It’s all about perspective.
Ten percent can be a large or small amount, depending on the context of what it represents. If we’re talking about unemployment, 10% is unacceptable. If we’re talking about income tax, paying only 10% would be a blessing.
For today, we’re avoiding politics and the economy and instead, talking about the 10% of Americans who use wearable tech fitness trackers to monitor and track their daily activity, food intake, sleep, and exercise. This 10% of Americans make up a group of people that health insurance companies are examining closely to determine more accurate ways of calculating insurance premiums. On average, your premiums fluctuate once each year, which usually means added cost. That added cost doesn’t always have anything to do with you, and is often part of a re-rating of the group pool you’re a part of, like the company you work for.
What if your premium was calculated based on how you, as an individual, actually live? What if your premium fluctuated because of choices you make regarding your individual health and not because of others in your insurance pool dragging you down?
That very scenario is on the horizon, as insurance companies are looking at how they can take data from your FitBit, Jawbone, FuelBand, and other fitness-centric wearables into consideration when factoring how much you pay each month. The idea isn’t exactly new, considering auto insurance companies like Progressive already offer discounts for drivers willing to attach a small diagnostic device to their vehicle so the company can monitor driving habits. After 30 days, safe drivers are given a reduced monthly premium.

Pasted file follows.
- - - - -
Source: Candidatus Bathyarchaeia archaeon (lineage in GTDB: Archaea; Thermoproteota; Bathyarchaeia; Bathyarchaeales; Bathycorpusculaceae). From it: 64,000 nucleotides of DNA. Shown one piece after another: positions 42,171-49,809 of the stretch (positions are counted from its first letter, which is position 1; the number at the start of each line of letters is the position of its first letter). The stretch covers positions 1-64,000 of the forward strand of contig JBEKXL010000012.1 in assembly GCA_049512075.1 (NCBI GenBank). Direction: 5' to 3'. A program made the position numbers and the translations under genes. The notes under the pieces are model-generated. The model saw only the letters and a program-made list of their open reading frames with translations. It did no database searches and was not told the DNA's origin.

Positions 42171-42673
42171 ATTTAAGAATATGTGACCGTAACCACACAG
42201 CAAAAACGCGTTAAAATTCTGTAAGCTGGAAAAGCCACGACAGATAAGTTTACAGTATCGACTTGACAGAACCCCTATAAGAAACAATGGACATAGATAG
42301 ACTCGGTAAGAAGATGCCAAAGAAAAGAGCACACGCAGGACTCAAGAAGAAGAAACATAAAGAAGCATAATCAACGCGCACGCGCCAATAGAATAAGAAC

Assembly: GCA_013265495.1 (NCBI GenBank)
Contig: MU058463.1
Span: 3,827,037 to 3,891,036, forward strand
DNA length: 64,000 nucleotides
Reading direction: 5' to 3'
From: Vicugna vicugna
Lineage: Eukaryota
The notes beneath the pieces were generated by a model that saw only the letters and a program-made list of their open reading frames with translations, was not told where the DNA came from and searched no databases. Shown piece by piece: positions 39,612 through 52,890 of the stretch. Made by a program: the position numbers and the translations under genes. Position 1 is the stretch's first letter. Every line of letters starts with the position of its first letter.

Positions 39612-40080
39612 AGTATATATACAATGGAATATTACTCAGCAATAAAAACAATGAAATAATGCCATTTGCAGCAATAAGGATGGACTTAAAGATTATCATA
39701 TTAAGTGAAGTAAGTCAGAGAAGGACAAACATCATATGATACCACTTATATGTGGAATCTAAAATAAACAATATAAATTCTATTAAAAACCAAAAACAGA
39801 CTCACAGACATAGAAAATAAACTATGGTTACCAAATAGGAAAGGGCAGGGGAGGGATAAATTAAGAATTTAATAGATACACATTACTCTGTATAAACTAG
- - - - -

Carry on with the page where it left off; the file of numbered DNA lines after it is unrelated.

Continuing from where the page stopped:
Oil giant BP offers employees a FitBit tracker as part of its corporate wellness initiatives. Once participating employees walk one million steps, they’re eligible for lower monthly health insurance premiums. To break that down, it would take approximately:
- 200 days (7 months) to walk one million steps at 5,000 steps per day.
- 125 days (4 months) to walk one million steps at 8,000 steps per day.
- 100 days (3 months) to walk one million steps at 10,000 steps per day.
- 90 days (3 months) to walk one million steps at 11,000 steps per day.
Advocates for this type of granular health insurance rating model claim that much of the $2.6 trillion cost associated with health care has to do with behaviors. Bad health behaviors, for example, lead to added cost for insurers as they shell out billions for the treatment of obesity and diabetes each year. If you’re doing everything you can to regulate and improve your health, you should be rewarded with lower monthly premiums, since your odds of needing costly treatment for these and other disorders diminishes greatly. For example, the latest CDC stats indicate 34.9% of adult Americans are obese, and beyond the obvious negative effects, obesity is linked to debilitating migraines and headaches, which have their own expensive medications and treatment.
Nudge, a health and fitness app I wrote about last week, is already talking to healthcare professionals about how the data it collects on users could be beneficial for patients and their doctors. In the interest of keeping users’ data private, there’s currently no sharing of that data taking place. However, the company is looking at forming partnerships with doctors so patients can opt-in to sharing that data with their physician in the future. This can be extremely helpful when making decisions for diet, exercise, medications, and treating disease.
Other major tech companies like Apple and Google are creating devices and services to help you monitor your health using your smartphone. With more than 1.8 billion smartphones floating around in the world, the data collected from their sensors, as well as your input through free apps, can be tracked and analyzed to show your own trends and patterns over time. In the coming months, Apple will release a new version of its operating system for the iPhone, called iOS 8, which includes a “Health” app (pictured above) designed to do exactly this. It’s rumored that Google is working on a similar service called “Google Fit” to launch on its Android smartphones.
Remember, it’s all about perspective. How you view the importance of your own health may soon play a part in how insurers view you, and how much they charge you.